Sep. 21, 2003
Poem: "Cellar Stairs," by Thomas Lux, from New and Selected Poems (Houghton Mifflin).
It's rickety down to the dark.
Old skates, long-bladed, hang by leather laces
on your left and want to slash your throat,
but they can't, they can't, being only skates.
On a shelf above, tools: shears,
three-pronged weed hacker, ice pick,
poison-rats and bugs-and on the landing,
halfway down, a keg of roofing nails
you don't want to fall face first into,
no, you don't. To your right,
a fuse box with its side-switch-a slot machine,
on a good day, or the one the warden pulls,
on a bad. Against the wall,
on nearly every stair, one boot, no two
together, no pair, as if the dead
went off, short-legged or long, to where they go,
which is down these steps,
at the bottom of which is a swollen,
humming, huge white freezer
big enough for many bodies—
of children, at least. And this
is where you're sent each night
for the frozen bag of beans
or peas or broccoli
that lies beside the slab
of meat you'll eat for dinner,
each countless childhood meal your last.
It's the birthday of novelist H(erbert) G(eorge) Wells, born in Bromley, England (1866). After college, he got married, got a job writing biology textbooks, and settled down for a few years. But when he developed a respiratory illness in his late twenties, he thought he didn't have many years to live, so he left his wife, ran away with another woman, and began writing furiously. Between 1895 and 1898, he published all of the novels for which he is best remembered: The Time Machine (1895), The Island of Dr. Moreau (1896), The Invisible Man (1897), and The War of the Worlds (1898). At the time, scientists were debating the processes of evolution, the danger of scientific knowledge, and the possibility of life on other planets. He was one of the first writers to explore these ideas in fiction. He lived much longer than he thought he would, and went on to publish two or three books almost every year for the rest of his life. His book Outline of History (1919-1920) was his attempt to write a complete history of the world, and it outsold all his other books combined. H.G. Wells said, "Every time I see an adult on a bicycle, I no longer despair for the future of the human race."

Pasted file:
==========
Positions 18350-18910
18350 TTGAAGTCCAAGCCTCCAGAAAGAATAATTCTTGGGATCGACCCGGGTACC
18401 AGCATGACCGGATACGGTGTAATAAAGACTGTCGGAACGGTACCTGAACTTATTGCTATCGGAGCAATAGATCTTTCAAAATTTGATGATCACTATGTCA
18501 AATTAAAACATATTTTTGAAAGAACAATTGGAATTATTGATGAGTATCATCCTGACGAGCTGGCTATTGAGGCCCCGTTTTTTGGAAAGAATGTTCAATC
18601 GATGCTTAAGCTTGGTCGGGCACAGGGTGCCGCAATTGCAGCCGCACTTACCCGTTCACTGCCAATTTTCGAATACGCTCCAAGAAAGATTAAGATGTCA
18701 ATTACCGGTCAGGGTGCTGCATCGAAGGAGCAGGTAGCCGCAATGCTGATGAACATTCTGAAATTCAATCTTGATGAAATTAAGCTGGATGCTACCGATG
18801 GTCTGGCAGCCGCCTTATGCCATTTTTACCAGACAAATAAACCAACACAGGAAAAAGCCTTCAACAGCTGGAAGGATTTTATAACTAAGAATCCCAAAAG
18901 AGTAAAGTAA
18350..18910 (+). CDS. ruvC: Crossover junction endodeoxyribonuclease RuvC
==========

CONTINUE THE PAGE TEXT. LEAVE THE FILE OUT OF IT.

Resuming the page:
It's the birthday of horror novelist Stephen King, born in Portland, Maine (1947). He's the author of many novels, including The Shining (1977), Pet Sematary (1983), and most recently From a Buick 8 (2002). After college, King worked jobs at a gas station and a laundromat. His wife worked at Dunkin' Donuts. His writing office was the furnace room of his trailer home, and all of his rough drafts were typed single-spaced, with no margins, to save paper. He had studied creative writing in college and tried to write some realistic stories, but he found that writing about things like giant man-eating rats was a lot more fun. He sold a series of horror stories to men's magazines, and he said that the paychecks from these stories always seemed to arrive when one of his kids had an ear infection or the car had broken down. He was inspired to write his first novel when a friend challenged him to try writing from a female point of view. He had gotten a job as a teacher, and had witnessed the extraordinary cruelty of teenagers, so he wrote about a weird, miserable, high school girl with psychic powers named Carrie White. He gave up on the book at one point and threw it in the trash, but his wife fished it out and told him to keep going. Carrie was published in 1973. The hard cover didn't sell very well. When his agent called to say that the paperback rights had sold for $400,000, King couldn't believe it. He went on to become one of the most popular novelists of all time.
Be well, do good work, and keep in touch.®